It is worth remembering that the architects of Oslo described it as a five-year testing period to show whether Arafat and the Palestinian Arabs had sincerely given up the goal of destroying Israel. As Yossi Beilin, then-deputy foreign minister and one of the fathers of Oslo, put it: "If there are problems on the way to implementing the agreement, and if they cannot control their opposition and there is no order, we will say we can't go on."12 That testing period, which began in May 1994, is now complete. What does the record reveal?
It shows that the Palestinian Arabs are not willing to comply with their peace commitments, despite the huge risks taken and major concessions made by Israel. The "peace process" has turned into little more than a process of unconditional Israeli surrender in exchange for unfulfilled Palestinian Arab promises and the continuation of Palestinian Arab hatred and violence. As U.S. Senator Connie Mack (Republican of Florida) said in a powerful speech on the Senate floor, "The Palestinian leadership does not want peace—they want, first their own state, which they can control with total power; then they want to use that state to eliminate the State of Israel."13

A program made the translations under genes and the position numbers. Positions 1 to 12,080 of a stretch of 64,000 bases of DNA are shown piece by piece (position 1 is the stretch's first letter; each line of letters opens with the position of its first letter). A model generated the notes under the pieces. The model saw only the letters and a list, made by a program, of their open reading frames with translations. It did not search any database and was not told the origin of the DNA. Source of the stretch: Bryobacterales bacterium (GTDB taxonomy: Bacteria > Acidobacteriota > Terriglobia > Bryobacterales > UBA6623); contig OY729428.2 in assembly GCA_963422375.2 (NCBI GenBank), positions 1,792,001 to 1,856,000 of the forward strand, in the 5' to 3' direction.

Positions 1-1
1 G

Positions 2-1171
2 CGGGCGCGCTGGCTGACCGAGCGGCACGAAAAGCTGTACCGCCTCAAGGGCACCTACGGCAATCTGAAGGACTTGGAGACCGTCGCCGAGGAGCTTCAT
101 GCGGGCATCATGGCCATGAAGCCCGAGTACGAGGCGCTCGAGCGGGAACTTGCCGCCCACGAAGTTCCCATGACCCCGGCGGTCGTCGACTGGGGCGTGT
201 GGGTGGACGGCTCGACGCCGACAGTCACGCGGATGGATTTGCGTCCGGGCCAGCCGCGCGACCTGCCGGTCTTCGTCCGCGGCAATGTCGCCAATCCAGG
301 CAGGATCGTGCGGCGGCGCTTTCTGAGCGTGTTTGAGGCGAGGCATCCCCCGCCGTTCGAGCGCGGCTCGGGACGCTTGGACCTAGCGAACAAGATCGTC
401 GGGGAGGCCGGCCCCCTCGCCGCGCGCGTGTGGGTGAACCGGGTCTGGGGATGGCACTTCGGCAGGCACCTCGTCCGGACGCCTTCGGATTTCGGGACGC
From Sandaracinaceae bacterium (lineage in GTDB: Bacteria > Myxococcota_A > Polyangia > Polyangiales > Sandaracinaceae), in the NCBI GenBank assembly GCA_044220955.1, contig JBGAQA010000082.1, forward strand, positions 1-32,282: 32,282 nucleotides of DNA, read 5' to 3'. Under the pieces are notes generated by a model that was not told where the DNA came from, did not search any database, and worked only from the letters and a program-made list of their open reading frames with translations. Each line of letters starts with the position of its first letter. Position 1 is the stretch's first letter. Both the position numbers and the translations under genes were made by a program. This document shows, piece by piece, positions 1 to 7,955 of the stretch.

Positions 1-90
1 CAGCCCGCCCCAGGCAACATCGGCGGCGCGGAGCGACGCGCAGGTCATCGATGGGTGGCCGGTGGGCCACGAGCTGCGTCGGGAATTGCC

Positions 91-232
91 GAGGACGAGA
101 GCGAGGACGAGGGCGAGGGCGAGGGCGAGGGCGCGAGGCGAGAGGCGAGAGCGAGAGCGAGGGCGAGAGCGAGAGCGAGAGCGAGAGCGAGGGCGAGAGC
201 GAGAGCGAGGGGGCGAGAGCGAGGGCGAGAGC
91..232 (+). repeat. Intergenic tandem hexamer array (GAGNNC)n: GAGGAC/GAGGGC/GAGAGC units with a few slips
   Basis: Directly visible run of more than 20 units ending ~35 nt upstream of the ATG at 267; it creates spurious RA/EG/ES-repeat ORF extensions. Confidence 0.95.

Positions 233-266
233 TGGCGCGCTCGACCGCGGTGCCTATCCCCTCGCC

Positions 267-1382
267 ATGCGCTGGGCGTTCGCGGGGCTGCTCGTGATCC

But Breger and Spiegel breeze past this critical problem, preferring instead to focus on timeworn slogans about how "Israel needs peace." Unfortunately our wishing for peace alone has not produced it. Both sides that sign agreements must sincerely want peace. Israel has proven that it wants peace. Yasir Arafat and the Palestinian Authority have not yet proven that they do.
1 The Jerusalem Post, Sept. 29, 1995.
2 Arafat commented on the 1974 plan on Orbit Television (Cairo), Apr. 18, 1998, and in Al-Ayyam (Jerusalem), Jan. 1, 1998; PA Minister of Public Works ‘Azzam al-Ahmad made similar points in an interview with the Independent Media Review & Analysis (Jerusalem), June 11, 1998.
3 PA Police Chief Ghazi al-Jabali on PA Television, Oct. 30, 1998; Arafat on Orbit Television, Apr. 18, 1998, in an interview with Al-Quds (Jerusalem), May 10, 1998, and in remarks to a rally Nov. 16, 1998, as translated by the Middle East Media and Research Institute.